Tuesday, May 08, 2012

Restaurants Should List Allergens

Kudos to Ontario's NDP for this, but it's not enough to force chain restaurants to simply list caloric content with their menu items.

All restaurants (chain, small, fancy and otherwise) should be required to list the complete nutritional information for their items readily. That's reasonable.

Equally important to publishing the nutritional ingredients, food allergens used in the creation of the menu item should be also included on the menu. Food allergies are not fads nor infringement on the rights of others to consume products. Food allergies can be life threatening.

In Canada, prepackaged food (with the exception of beer - grrrrr) is required to list off their ingredients, which help consumers to identify the presence of an allergen. Labeling of allergens on prepackaged foods (again, with the exception of beer - grrrrr) will be more strict in August.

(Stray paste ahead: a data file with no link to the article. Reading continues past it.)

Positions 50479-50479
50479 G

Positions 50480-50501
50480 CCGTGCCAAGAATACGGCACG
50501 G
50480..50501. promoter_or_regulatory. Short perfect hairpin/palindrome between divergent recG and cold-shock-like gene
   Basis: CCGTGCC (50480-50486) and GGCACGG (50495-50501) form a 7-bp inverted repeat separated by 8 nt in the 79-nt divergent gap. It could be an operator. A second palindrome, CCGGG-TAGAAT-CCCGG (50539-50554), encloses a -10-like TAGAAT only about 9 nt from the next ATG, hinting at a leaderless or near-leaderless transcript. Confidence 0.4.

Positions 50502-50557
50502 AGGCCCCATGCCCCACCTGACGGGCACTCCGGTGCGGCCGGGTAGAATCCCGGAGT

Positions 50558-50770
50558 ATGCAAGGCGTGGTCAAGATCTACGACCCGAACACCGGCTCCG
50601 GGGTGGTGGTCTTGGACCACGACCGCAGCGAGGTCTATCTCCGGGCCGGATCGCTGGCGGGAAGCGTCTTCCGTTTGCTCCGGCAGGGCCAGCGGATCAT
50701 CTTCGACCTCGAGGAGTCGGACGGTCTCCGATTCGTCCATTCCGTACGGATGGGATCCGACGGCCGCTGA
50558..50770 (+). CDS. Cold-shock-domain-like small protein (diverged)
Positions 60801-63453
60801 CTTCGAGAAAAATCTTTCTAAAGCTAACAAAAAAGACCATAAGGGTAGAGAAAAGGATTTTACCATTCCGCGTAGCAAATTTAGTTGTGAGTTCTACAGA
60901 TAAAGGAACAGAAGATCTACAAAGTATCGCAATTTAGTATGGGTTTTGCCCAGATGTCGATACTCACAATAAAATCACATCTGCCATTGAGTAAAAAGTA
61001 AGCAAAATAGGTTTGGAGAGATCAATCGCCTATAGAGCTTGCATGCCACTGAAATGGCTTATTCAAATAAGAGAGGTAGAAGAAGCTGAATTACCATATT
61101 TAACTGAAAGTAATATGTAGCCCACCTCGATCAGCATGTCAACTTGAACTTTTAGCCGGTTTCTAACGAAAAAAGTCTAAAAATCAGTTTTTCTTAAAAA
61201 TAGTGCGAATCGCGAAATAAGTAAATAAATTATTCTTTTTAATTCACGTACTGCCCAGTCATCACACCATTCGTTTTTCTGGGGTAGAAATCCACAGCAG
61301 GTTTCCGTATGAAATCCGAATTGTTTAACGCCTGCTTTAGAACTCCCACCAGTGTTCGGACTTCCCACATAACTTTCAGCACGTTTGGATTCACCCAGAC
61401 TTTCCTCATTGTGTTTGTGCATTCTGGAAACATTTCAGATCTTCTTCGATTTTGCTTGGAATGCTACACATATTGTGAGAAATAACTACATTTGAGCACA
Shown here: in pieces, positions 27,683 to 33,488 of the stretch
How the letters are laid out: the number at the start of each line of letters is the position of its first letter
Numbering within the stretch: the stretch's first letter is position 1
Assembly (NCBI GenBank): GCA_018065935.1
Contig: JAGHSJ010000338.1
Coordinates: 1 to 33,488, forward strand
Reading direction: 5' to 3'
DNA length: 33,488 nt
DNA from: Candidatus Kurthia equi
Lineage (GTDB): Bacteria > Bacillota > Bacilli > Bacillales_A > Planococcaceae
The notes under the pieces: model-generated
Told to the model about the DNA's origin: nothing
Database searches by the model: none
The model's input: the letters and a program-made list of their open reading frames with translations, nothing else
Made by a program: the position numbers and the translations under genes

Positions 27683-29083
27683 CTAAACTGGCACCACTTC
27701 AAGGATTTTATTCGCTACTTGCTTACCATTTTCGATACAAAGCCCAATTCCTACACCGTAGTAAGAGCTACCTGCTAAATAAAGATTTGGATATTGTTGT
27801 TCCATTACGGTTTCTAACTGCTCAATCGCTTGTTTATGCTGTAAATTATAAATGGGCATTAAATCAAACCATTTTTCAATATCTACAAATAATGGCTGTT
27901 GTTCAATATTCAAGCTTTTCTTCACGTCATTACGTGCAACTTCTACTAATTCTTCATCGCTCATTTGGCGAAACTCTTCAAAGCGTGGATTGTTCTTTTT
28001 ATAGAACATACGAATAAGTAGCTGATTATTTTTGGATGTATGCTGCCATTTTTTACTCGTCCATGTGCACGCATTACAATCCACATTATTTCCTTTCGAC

The Center for Disease Control lists eight types of food that are the causes of 90% of food-allergy reactions: cow’s milk, eggs, peanuts, tree nuts (such as walnuts, pecans, hazelnuts, almonds, cashews, pistachios, and macadamia nuts), fish, shellfish, soybeans, and wheat. At minimum, use of these ingredients could be easily identified.

Waitstaff in restaurants are often at a loss as to what ingredients constitute a particular menu item. Chefs may be reluctant to report ingredients fearing infringement on proprietary recipes. Never mind the fact that the restaurant may be unaware that it is not advertising and producing allergy-free products in a contaminated environment.

Support this initiative, but broaden it's scope. It must be mandatory.

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